Now we learn that HS2 will cause 'far worse' damage than expected, it confirms this is a flawed project
Wherever you look, in Scotland, Northern Ireland, Wales, the north and southwest of England and London commuter services, there are better, quicker and cheaper transport investments
We report today that HS2, the planned high-speed railway from London to Birmingham and the north of England, is going to cause “far worse” damage to homes, businesses and the environment on its route than feared.
This should come as a surprise no more than the news that the project will cost more than originally planned, or that its army of consultants and bureaucrats are paying themselves generously for their work on this flawed project.
The Independent has long expressed its reservations about the scheme. We understand that capacity on the existing east and west coast main lines is already stretched, and that the second London to Birmingham line, from Marylebone, will soon also be full. But we were never persuaded that this particular scheme was the best use of the vast capital resources that would be devoted to it.
Our scepticism was vindicated by the near-collapse this year of Northern rail services. It would be more important to the economy of Manchester, Liverpool and the surrounding areas to invest more in upgrading local rail services in the next few years than to provide another fast link to London in 2033.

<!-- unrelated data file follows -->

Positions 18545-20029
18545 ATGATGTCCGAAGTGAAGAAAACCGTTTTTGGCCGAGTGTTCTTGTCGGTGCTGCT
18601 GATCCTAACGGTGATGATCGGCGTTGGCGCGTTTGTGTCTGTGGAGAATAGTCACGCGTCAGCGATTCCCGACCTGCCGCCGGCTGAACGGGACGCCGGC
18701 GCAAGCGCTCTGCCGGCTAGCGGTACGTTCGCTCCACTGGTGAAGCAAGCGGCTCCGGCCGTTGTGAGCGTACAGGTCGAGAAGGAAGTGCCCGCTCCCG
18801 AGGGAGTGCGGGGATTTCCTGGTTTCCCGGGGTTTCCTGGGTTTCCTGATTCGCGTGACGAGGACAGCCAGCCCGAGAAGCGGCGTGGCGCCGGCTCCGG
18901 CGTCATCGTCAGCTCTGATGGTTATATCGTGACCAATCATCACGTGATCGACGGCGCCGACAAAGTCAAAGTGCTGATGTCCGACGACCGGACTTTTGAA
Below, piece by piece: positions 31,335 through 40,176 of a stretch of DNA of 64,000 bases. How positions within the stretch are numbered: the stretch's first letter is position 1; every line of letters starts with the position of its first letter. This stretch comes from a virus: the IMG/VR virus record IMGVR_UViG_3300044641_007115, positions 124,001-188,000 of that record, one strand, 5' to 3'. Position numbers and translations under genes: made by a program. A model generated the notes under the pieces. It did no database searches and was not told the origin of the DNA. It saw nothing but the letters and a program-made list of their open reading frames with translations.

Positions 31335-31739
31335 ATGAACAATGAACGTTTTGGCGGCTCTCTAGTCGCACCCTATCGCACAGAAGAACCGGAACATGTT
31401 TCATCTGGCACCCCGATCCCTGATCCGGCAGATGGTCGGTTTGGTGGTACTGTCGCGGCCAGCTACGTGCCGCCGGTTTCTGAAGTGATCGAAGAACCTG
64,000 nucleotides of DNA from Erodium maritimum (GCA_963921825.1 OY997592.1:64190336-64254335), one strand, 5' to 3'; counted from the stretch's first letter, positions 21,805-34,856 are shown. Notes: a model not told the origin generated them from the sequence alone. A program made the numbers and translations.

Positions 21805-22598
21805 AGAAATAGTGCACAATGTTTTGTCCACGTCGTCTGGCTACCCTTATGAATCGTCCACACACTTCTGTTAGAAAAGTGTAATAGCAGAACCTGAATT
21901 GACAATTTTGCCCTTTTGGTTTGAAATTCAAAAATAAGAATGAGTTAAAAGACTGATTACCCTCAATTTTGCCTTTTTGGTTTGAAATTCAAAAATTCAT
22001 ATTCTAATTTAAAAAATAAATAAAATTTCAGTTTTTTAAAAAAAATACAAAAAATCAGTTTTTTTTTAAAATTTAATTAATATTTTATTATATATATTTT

The same story is playing out in other parts of the country. In one of his first decisions as transport secretary, Chris Grayling cancelled rail electrification projects in south Wales, the Midland Main Line and the Lake District. Wherever you look, in Scotland, Northern Ireland (where the railways are still wholly in public ownership), the southwest and London commuter services, there are economic benefits that could be brought by increased investment that would accrue decades before anything that would come through from HS2.
And that is before we even consider the case for improved bus services, which would be cheaper and would benefit more people on lower incomes than subsidies for the railways, which tend to be used by the better-off. Against electric or hybrid buses, or new forms of low-carbon ride sharing, even the environmental case for rail megaprojects is weakening fast.
All of which is to say that the greatest argument against HS2 is its opportunity cost: that its huge price tag is money that could be better spent elsewhere.
The questions that should be asked, therefore, are whether it is too late to stop the project, and whether it is realistic to try. The major construction phase is about to start and, even if there were an early election, Labour committed itself to “complete” HS2 in its manifesto last year.
So it would make sense to assume that the first phase, at least, from London to Birmingham, is likely to go ahead. But even as it does we should not allow it to distract from better, quicker and cheaper transport investments that would bring bigger and earlier benefits to the rest of the country.
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